So, I just got back from a five day long retreat/class centering around an introduction to philosophy. It was indescribably awesome.
Including my sister and myself, there were 14 students attending, and three teachers came: a Professor Krom and a Professor and Dr. Franks. Of course, Fr. Paul was there as well: he is the one who originated the entire concept, and who pioneered it last year with a few students from our parish.
The seminars were awesome: they involved reading an excerpt or two from literature or from a philosopher's or theologian's writings and then discussing the excerpts with the guidance of the professors. Insofar as that however, the seminars resembled any other particularly interesting college class (except for the fact that every student was much more talkative and enthusiastic than students have been in the college classes I've sat in on).
There was an even more tangible difference however, which resulted from the setting and the context of the class. The setting was ideal in about every sense. We stayed at a bed-and-breakfast/retreat center which is simultaneously a working, several hundred acre farm, set between mountains and lots of woods. (There's a creek there to swim in too.) The beauty of all this certainly gave a different flair to the retreat - I mean, it wasn't at all like the many church hall/school gymnasium retreats I've attended. It was particularly appropriate as well for the theme of the retreat and classes. Before we went, every student had to read Josef Pieper's "Leisure: the Basis of Culture." If you've read that, my point should be fairly obvious; if you haven't, I'll just say that the beauty of the setting added naturally to our ability to be at leisure and step away from our work-a-holic culture.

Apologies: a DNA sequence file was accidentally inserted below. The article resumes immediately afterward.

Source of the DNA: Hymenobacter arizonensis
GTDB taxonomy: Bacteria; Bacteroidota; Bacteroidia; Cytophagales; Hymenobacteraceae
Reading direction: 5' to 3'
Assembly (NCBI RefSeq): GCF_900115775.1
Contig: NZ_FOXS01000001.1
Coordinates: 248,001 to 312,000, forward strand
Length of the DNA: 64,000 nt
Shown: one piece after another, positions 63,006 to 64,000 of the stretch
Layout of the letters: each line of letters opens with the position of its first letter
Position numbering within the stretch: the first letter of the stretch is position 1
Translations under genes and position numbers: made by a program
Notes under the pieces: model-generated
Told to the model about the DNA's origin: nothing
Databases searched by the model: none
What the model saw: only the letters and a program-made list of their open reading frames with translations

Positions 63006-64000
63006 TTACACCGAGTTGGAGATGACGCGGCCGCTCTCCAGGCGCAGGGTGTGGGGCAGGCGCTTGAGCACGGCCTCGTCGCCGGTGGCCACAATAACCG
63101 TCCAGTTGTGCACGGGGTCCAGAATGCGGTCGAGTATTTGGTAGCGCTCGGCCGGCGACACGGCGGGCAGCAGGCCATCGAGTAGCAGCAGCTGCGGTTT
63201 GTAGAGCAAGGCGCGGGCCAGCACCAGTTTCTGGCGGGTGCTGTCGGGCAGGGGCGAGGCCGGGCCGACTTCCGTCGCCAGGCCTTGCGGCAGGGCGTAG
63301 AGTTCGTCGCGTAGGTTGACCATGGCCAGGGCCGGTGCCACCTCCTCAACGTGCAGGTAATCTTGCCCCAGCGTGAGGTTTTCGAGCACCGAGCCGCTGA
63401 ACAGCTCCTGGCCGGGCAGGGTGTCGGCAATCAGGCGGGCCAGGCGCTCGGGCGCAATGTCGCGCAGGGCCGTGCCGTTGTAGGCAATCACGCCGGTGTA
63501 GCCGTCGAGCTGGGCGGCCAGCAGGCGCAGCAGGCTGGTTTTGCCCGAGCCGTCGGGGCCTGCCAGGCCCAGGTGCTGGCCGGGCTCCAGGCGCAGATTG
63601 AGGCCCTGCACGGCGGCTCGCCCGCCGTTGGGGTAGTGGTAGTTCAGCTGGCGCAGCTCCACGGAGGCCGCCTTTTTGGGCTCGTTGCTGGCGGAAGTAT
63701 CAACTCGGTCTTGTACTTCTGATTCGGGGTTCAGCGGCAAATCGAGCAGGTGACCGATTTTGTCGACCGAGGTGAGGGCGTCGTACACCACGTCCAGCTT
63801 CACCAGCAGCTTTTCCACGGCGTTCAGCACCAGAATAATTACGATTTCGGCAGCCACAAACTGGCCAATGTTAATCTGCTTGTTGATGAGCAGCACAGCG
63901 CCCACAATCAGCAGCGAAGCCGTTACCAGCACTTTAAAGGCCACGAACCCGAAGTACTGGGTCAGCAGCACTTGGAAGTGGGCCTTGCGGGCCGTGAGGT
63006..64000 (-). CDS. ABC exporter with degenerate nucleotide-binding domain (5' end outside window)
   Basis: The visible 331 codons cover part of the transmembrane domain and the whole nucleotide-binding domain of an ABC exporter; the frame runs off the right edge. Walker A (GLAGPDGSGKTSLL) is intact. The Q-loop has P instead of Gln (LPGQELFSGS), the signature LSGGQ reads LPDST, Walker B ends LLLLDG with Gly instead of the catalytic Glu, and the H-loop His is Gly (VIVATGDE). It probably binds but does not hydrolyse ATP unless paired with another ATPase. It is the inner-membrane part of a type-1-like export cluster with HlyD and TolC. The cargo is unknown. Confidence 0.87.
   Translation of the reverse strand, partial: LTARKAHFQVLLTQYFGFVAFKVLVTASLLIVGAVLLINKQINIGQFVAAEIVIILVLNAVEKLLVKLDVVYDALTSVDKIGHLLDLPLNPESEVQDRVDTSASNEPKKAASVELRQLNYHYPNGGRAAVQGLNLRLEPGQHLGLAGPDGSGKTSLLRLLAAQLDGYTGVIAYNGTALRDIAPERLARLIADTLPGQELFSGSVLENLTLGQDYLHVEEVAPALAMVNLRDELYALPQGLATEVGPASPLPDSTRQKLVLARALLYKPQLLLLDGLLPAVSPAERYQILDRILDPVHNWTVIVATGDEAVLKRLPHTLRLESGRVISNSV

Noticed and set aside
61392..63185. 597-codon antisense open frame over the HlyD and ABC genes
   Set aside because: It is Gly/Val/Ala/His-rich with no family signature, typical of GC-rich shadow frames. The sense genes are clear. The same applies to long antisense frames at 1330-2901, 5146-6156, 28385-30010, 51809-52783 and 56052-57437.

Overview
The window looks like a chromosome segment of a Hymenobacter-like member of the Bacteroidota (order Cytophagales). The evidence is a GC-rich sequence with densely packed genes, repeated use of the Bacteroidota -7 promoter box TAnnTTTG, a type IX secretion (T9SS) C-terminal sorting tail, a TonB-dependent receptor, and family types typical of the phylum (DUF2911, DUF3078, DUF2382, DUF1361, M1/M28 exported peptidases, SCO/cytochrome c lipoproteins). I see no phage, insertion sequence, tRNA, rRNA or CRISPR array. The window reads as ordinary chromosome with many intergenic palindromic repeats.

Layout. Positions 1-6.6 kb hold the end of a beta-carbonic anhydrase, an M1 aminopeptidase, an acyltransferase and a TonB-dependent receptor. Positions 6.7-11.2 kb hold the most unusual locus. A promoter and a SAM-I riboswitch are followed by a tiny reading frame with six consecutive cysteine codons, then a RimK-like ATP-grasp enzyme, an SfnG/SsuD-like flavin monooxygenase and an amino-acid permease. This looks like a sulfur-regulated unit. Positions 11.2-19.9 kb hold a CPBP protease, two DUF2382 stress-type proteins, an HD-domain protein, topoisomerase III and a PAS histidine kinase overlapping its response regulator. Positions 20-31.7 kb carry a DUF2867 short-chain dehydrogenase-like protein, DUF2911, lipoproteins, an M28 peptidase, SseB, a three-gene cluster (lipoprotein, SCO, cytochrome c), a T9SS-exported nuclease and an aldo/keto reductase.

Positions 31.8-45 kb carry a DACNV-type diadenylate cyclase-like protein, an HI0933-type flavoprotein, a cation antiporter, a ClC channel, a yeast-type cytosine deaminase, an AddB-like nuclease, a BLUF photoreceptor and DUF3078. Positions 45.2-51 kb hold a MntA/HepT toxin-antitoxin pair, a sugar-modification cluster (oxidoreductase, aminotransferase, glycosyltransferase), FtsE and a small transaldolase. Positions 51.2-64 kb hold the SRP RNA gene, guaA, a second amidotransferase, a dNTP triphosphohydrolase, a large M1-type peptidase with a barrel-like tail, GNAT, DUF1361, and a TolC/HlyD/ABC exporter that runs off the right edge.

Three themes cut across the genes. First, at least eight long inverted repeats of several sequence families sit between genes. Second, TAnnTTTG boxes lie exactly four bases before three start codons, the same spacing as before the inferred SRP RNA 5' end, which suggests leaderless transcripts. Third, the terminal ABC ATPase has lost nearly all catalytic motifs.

I haven't even mantioned the most lovely thing about the farm though: there was a tiny (very, very tiny) chapel on the grounds, built out of entirely donated materials, which contributed an incredible aura of peace to the entire week. It is one of the few chapels I've seen which is similtaneously simple and beautiful - probably because its simplicity isn't artificial as it is in so many of those hideous modern churches. And we prayed there almost as much as we ever studied. One of the things I like so much about Fr. Paul is his refusal to dumb down the spiritual side of events simply because spirituality is stereotyped as being boring. So we said morning prayer, evening prayer and night prayer each day. We attended Mass at that chapel. Most evening prayers also involved Benediction and Adoration. Again, in prayer we rested from the work of investigation we had been doing in favour of time for contemplation.
If I tried to outline what we discussed in any greater depth than I've already hinted at here, I would have to go on for pages and pages. So I'll stop in a second with a long string of adjectives which one could quite accurately apply to this retreat/class/sweet, incredible, awesome experience. If you can imagine all of them together, you might have a good idea of what the past week was really like. (It'll probably sound like a generic personality profile, actually, but that won't stop me from making your imagination work harder.)
Beautiful, fun, incredible, amazing, spiritual, intellectual, challenging, euphoria-inducing, jolly, etc, etc, etc.... (now go!)